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HPB Surg. 2008;2008:190914. doi: 10.1155/2008/190914. Epub 2009 Feb 25.

Variation in annual volume at a university hospital does not predict mortality for pancreatic resections.

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  • 1Department of Surgery, University of California, San Francisco, CA 94143-0104, USA.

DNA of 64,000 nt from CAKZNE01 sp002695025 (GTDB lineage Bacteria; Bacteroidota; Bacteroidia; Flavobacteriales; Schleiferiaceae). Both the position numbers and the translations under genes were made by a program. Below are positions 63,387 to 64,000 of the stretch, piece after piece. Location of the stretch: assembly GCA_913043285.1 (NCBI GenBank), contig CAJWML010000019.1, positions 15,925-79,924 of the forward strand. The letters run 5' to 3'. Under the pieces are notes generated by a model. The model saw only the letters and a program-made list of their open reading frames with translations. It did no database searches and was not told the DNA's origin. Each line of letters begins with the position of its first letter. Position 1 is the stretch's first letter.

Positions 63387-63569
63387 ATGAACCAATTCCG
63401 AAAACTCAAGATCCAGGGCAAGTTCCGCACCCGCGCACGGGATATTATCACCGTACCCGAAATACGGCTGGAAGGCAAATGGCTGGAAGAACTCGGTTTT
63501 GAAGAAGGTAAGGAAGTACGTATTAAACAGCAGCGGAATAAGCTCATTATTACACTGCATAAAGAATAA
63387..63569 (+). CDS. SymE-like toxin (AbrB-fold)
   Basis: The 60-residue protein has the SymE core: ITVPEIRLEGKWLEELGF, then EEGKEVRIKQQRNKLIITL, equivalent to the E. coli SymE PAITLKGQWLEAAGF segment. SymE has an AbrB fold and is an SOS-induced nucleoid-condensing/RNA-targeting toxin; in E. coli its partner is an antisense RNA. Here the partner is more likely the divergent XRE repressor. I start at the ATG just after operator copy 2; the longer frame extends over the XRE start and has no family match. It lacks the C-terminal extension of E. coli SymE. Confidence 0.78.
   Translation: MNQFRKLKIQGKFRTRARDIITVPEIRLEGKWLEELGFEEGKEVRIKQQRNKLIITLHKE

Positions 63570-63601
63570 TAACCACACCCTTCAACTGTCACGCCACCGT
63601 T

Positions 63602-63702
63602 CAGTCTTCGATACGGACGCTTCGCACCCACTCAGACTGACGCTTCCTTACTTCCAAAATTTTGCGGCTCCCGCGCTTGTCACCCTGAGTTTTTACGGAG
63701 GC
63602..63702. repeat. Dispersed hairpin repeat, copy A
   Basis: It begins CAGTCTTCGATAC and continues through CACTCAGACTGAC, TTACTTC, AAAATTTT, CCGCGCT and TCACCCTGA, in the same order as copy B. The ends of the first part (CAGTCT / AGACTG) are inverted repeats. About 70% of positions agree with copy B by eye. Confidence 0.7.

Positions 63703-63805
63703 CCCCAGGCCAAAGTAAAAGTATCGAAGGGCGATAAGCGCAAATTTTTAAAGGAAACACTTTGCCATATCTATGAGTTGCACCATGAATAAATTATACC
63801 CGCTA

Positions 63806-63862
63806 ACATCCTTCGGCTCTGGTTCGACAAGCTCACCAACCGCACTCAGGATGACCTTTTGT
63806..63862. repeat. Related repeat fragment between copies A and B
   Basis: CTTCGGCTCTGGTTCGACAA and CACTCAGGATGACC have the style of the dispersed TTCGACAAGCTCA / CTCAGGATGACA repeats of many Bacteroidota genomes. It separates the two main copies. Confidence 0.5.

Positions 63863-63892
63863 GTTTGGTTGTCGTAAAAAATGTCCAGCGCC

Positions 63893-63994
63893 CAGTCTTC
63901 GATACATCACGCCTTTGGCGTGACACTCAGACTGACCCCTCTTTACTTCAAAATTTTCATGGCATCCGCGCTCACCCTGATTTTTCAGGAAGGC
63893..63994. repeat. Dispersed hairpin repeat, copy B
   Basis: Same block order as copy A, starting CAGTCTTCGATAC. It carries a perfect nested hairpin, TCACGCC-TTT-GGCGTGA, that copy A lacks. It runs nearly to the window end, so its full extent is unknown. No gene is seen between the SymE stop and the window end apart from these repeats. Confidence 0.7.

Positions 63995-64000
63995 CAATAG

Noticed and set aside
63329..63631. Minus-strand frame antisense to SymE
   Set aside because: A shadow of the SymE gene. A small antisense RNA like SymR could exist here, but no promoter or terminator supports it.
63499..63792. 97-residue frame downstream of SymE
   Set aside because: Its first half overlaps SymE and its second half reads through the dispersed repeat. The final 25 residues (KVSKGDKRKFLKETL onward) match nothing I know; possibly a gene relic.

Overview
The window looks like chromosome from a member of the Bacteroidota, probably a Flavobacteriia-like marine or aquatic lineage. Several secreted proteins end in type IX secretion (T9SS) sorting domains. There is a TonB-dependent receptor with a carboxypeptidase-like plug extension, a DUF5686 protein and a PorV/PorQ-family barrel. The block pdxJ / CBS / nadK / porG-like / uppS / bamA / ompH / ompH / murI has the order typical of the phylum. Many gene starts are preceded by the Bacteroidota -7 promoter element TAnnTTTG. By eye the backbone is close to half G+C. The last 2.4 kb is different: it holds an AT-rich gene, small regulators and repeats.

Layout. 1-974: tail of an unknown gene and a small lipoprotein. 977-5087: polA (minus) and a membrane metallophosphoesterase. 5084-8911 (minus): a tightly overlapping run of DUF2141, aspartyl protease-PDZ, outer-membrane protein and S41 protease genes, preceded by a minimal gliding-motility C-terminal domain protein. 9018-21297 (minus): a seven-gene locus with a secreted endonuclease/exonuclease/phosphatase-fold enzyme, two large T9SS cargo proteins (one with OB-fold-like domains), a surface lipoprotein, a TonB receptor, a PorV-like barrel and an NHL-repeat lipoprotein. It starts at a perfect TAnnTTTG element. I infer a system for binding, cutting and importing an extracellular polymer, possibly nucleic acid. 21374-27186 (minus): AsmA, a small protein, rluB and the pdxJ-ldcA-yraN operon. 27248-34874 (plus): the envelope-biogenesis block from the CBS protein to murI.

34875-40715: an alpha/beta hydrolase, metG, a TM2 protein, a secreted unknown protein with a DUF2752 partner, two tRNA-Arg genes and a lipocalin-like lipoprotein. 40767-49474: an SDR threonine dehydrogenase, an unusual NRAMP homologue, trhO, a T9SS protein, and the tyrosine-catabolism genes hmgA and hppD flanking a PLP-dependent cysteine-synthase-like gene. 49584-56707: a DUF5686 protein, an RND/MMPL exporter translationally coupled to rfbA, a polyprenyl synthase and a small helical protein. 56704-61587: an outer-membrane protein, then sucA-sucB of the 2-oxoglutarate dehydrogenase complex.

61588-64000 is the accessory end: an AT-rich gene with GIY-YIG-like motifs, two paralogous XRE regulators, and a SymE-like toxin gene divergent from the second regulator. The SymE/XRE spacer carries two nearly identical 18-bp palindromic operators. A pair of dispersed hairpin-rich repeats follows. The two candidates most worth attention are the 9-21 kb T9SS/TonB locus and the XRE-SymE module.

Annual volume of pancreatic resections has been shown to affect mortality rates, prompting recommendations to regionalize these procedures to high-volume hospitals. Implementation has been difficult, given the paucity of high-volume centers and the logistical hardships facing patients. Some studies have shown that low-volume hospitals achieve good outcomes as well, suggesting that other factors are involved. We sought to determine whether variations in annual volume affected patient outcomes in 511 patients who underwent pancreatic resections at the University of California, San Francisco between 1990 and 2005. We compared postoperative mortality and complication rates between low, medium, or high volume years, designated by the number of resections performed, adjusting for patient characteristics. Postoperative mortality rates did not differ between high volume years and medium/low volume years. As annual hospital volume of pancreatic resections may not predict outcome, identification of actual predictive factors may allow low-volume centers to achieve excellent outcomes.

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